Carlos Medina
Author

Can Roger Goodell Spin The NFL's PR Storm?

Aug 06, 2014 4:55 AM EST

Josh Brent killed a teammate.  

Ray Rice allegedly knocked out his future wife in a hotel elevator.

It's from this point forward that NFL justice in the form of fines and suspensions becomes increasingly murky and open to criticism.  Last week, the NFL handed Baltimore Ravens running back Ray Rice a two game suspension and a fine for his role in a domestic violence incident that painted the league as one that condones the behavior of its star players, regardless of what that behavior is. After all, it's a violent game, played by potentially violent men.  

Some times things just happen right?  

This week, former Dallas Cowboys defensive tackle Josh Brent will meet with Commissioner Roger Goodell to discuss his NFL Future. Cowboys owner and general manger, Jerry Jones, has already publicly stated that Brent will have a spot on the team's roster if he is permitted to play football again.  

Josh Brent, you may remember, was responsible for the death of his Cowboys teammate and best friend Jerry Brown. On the night of December 8th, 2012, Brent was intoxicated and speeding with Brown as his passenger. The investigation found that Brent had reached speeds of 134 miles per hour before wrecking his vehicle and unintentionally killing Brown.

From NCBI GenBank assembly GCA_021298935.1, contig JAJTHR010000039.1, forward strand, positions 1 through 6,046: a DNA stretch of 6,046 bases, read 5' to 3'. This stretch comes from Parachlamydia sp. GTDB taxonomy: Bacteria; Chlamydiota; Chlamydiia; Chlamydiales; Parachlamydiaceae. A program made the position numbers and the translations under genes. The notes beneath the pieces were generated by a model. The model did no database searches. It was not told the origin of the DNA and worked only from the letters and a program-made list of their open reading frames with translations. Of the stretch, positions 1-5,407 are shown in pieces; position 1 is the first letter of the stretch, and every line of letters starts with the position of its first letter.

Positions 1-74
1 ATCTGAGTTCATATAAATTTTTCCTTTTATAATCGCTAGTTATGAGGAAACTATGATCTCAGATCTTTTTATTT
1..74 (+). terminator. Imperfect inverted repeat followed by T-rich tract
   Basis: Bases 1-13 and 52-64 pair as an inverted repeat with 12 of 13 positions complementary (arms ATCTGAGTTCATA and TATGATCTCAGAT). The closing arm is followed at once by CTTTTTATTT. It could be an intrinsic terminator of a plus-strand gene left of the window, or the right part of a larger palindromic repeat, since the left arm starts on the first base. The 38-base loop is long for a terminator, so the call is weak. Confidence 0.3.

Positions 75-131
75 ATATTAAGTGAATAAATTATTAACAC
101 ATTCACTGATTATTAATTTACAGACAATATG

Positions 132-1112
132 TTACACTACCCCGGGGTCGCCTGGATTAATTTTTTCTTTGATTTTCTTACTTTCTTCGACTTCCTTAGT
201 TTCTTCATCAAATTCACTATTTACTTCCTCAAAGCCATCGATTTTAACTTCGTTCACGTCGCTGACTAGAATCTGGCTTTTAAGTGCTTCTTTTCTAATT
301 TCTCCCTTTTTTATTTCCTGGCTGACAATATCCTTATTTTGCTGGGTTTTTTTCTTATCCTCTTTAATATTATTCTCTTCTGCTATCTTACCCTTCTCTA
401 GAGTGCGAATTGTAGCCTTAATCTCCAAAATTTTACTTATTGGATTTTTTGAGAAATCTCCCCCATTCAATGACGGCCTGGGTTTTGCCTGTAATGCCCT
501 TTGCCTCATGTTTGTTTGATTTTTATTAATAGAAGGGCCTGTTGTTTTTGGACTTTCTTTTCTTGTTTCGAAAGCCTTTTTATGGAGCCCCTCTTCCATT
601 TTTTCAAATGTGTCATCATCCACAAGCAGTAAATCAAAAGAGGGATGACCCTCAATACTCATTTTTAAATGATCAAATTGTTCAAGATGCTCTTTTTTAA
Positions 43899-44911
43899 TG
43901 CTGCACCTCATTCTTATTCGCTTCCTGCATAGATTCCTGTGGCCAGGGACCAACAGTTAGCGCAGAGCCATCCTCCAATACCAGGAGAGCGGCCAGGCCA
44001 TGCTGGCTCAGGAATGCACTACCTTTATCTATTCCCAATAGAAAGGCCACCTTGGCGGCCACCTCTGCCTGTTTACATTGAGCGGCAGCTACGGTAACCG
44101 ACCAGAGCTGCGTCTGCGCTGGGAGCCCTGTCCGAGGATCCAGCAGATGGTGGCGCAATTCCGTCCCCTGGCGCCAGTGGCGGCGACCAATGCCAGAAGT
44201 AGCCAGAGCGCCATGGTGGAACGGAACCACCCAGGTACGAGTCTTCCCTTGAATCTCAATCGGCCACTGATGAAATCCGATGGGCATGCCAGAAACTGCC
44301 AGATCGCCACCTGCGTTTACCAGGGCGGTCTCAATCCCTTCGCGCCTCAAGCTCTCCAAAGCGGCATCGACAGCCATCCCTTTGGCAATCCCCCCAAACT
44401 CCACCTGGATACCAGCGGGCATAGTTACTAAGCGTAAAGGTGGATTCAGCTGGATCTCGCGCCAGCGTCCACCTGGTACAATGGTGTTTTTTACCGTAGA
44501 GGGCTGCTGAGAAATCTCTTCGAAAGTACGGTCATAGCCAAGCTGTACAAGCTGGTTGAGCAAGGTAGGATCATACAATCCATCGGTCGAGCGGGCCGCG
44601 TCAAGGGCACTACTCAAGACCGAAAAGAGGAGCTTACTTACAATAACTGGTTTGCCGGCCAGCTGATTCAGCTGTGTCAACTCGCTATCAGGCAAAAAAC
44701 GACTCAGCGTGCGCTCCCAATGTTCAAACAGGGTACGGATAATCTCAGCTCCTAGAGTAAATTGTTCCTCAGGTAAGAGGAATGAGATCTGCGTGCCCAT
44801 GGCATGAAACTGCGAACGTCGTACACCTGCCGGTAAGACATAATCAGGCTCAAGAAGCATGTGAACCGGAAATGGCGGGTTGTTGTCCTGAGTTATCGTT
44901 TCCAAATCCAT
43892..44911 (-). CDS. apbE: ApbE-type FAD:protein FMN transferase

Brent was charged and ultimately convicted of intoxication manslaughter, which only adds to his history of issues with alcohol and drugs. Brent's problems with drinking and driving date back to 2009, along with failing multiple drug tests for marijuana.

But here is where the NFL has another potential PR issue on its hands. Ray Rice has entered a pretrial program that will remove his incident from his record, leaving him legally unscathed. Rice's two-game punishment is basically the only societal spanking he will receive. Given the nature of the video showing Rice pulling his unconscious wife out of an elevator, more was expected from the most powerful man in American sports.

Josh Brent on the other hand spent the 2013 season as a retiree from the league as he attempted to deal with his legal issues. Brent spent 180 days in jail to begin 2014, and he will be on probation for 10 years. Ray Rice's wife publicly appeared with him to acknowledge her role in the domestic violence incident, as well as to support her husband. The family of Jerry Brown have been the biggest supporters of Josh Brent, having asked the Cowboys to keep him in the family and pleading to the courts for leniency in the death of their son.  

So what does Commissioner Goodell do?

Former NFL receiver Donte Stallworth got a year-long suspension in 2009 after his DUI manslaughter incident put him in jail for 30 days. After spending 2013 out of the NFL and serving six months in prison, Brent will have paid his debt to society.  After letting off Rice so lightly and weathering that PR storm, it remains to be seen if Commissioner Goodell believes Brent has paid his debt to the league.  

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